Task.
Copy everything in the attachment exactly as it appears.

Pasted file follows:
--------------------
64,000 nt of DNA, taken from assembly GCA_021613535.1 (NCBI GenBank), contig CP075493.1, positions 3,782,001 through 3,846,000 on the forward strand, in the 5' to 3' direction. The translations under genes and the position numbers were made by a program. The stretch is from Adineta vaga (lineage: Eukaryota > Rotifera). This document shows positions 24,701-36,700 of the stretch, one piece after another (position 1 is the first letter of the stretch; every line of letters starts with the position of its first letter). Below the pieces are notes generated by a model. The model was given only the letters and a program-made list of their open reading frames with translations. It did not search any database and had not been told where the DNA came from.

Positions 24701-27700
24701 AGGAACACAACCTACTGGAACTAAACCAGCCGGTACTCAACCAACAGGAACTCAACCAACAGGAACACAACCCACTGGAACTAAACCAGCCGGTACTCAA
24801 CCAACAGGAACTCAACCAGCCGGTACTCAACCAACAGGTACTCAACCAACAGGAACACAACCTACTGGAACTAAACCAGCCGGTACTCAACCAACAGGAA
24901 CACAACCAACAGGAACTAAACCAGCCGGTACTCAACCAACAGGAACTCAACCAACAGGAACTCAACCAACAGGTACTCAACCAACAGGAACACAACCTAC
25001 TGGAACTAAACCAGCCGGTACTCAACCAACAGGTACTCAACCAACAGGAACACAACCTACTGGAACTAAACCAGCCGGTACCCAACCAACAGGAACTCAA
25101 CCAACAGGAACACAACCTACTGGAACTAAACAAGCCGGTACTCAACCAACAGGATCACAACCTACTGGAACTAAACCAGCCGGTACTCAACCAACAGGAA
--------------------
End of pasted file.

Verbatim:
64,000 nt of DNA, taken from assembly GCA_021613535.1 (NCBI GenBank), contig CP075493.1, positions 3,782,001 through 3,846,000 on the forward strand, in the 5' to 3' direction. The translations under genes and the position numbers were made by a program. The stretch is from Adineta vaga (lineage: Eukaryota > Rotifera). This document shows positions 24,701-36,700 of the stretch, one piece after another (position 1 is the first letter of the stretch; every line of letters starts with the position of its first letter). Below the pieces are notes generated by a model. The model was given only the letters and a program-made list of their open reading frames with translations. It did not search any database and had not been told where the DNA came from.

Positions 24701-27700
24701 AGGAACACAACCTACTGGAACTAAACCAGCCGGTACTCAACCAACAGGAACTCAACCAACAGGAACACAACCCACTGGAACTAAACCAGCCGGTACTCAA
24801 CCAACAGGAACTCAACCAGCCGGTACTCAACCAACAGGTACTCAACCAACAGGAACACAACCTACTGGAACTAAACCAGCCGGTACTCAACCAACAGGAA
24901 CACAACCAACAGGAACTAAACCAGCCGGTACTCAACCAACAGGAACTCAACCAACAGGAACTCAACCAACAGGTACTCAACCAACAGGAACACAACCTAC
25001 TGGAACTAAACCAGCCGGTACTCAACCAACAGGTACTCAACCAACAGGAACACAACCTACTGGAACTAAACCAGCCGGTACCCAACCAACAGGAACTCAA
25101 CCAACAGGAACACAACCTACTGGAACTAAACAAGCCGGTACTCAACCAACAGGATCACAACCTACTGGAACTAAACCAGCCGGTACTCAACCAACAGGAA